Security Forces in Iraq Fire Live Rounds at Protesters in Baghdad Security Forces in Iraq Fire Live Rounds at Protesters in Baghdad
This post was originally published on this site Anti-government protesters stand on barriers set up by Iraqi security forces to close a bridge near... Security Forces in Iraq Fire Live Rounds at Protesters in Baghdad
This post was originally published on this site

Anti-government protesters stand on barriers set up by Iraqi security forces to close a bridge near the Green Zone [Hadi Mizban/AP]

Security forces in Iraq opened fire on protesters in Baghdad, killing and wounding several people, according to news reports.

The Reuters news agency said at least five people were killed in the clashes on Monday.

Video showed security forces shooting one protester dead with live ammunition, while a Reuters cameraman said he saw at least four other people killed.

However, security and medical sources put the toll at one dead and 22 wounded, adding rubber bullets and tear gas, not live ammunition, were used.

The interior ministry could not be immediately reached for comment.

Iraqi protesters block roads, shutting offices and schools

It was the first time live ammunition was reportedly fired at demonstrators in the Iraqi capital since the resumption of protests on October 24, with security forces previously relying on tear gas instead.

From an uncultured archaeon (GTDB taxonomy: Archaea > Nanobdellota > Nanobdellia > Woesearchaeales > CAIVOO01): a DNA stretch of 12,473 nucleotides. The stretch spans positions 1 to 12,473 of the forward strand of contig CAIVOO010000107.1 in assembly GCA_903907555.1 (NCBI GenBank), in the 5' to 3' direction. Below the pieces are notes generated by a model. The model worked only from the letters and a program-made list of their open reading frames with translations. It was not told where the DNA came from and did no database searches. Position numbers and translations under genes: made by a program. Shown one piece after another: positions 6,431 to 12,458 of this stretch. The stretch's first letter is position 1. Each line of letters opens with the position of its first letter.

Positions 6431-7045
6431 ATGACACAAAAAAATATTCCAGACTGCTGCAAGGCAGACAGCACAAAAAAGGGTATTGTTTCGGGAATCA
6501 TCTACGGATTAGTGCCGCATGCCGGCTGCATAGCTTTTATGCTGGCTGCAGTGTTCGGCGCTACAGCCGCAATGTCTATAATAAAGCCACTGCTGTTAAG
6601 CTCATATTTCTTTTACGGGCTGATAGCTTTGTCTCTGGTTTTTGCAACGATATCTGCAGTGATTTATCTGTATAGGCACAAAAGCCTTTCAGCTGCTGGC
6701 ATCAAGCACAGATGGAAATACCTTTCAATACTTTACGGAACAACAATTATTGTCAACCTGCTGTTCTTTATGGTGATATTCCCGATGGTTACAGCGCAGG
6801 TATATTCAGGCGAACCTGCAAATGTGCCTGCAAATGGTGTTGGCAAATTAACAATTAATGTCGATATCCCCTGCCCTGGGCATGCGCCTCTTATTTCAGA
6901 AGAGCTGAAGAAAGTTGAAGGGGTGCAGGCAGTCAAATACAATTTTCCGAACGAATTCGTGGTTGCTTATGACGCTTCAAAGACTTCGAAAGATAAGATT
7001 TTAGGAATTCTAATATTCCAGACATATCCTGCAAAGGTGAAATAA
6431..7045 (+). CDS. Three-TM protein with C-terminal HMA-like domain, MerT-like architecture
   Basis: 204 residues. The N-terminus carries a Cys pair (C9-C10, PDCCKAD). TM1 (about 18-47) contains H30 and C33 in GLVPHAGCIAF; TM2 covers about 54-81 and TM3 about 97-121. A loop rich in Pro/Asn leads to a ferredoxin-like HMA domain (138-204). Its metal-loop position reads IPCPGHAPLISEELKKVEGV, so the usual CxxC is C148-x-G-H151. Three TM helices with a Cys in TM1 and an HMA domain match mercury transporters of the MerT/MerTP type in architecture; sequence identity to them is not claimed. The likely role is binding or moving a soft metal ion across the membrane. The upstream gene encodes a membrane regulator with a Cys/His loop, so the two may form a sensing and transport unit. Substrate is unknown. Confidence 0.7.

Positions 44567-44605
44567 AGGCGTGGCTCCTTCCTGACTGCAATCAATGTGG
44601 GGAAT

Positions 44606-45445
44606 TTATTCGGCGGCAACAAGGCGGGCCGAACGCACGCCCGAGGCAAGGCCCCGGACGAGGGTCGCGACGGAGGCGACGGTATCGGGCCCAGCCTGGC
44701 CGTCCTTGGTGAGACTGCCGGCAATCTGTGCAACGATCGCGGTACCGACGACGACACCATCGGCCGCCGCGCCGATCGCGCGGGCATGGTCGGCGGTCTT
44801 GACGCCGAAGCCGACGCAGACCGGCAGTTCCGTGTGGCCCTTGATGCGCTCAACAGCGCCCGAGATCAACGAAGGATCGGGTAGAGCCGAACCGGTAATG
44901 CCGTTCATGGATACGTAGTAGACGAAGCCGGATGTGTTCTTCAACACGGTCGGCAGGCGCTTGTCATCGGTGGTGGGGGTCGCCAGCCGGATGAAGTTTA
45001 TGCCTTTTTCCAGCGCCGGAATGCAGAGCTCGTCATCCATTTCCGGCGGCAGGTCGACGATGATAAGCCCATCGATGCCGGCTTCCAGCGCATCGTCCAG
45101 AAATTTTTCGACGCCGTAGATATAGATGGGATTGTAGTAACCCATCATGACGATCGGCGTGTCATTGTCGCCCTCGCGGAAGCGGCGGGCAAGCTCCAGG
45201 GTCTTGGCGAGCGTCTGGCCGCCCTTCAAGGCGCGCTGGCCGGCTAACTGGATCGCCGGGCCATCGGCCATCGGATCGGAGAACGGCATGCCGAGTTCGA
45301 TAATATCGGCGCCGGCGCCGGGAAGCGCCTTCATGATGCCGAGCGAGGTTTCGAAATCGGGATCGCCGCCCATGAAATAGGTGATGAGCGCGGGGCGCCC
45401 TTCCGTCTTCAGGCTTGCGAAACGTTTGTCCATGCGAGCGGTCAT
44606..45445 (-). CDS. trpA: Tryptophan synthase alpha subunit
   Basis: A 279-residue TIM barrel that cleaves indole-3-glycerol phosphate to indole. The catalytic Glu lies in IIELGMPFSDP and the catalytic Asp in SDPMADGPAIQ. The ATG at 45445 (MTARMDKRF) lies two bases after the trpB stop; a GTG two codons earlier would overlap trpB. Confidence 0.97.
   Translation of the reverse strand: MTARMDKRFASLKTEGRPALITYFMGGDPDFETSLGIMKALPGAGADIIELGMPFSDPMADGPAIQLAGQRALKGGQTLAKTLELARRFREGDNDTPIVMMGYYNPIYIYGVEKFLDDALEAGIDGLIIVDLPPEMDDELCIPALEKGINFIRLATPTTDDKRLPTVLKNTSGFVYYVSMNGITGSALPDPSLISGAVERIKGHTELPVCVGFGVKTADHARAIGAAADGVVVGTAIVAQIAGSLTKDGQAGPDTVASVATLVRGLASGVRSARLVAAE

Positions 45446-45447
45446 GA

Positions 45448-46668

Clashes erupted on a Baghdad bridge with several anti-government protesters wounded by security forces.

Dozens of protesters could be seen running through the streets, some of them carrying wounded people, as gunshots echoed in the background.

Protesters could be seen throwing rocks at security forces, who deployed an armoured vehicle with a water cannon. It was not immediately clear how many protesters were wounded.

AFP news agency said live rounds were fired at protesters amassing near the headquarters of state television in the capital.

Security forces have killed more than 250 people in two waves of protests since early October.

The demonstrations are rooted in long-standing grievances over poor governance, official corruption and lack of economic opportunity, but have since expanded into demands for sweeping changes and an overhaul of the country’s political system, which was established after the US-led invasion in 2003.

Demonstrators have directed their ire at a class of elite leaders whom they accuse of pillaging the oil-rich country’s wealth while the population grows poorer.

Tens of thousands of Iraqis have protested in central Baghdad and across mostly Shia southern Iraq in recent days.

SOURCE: Al Jazeera and news agencies

Source: This post was originally published at Al Jazeera on .

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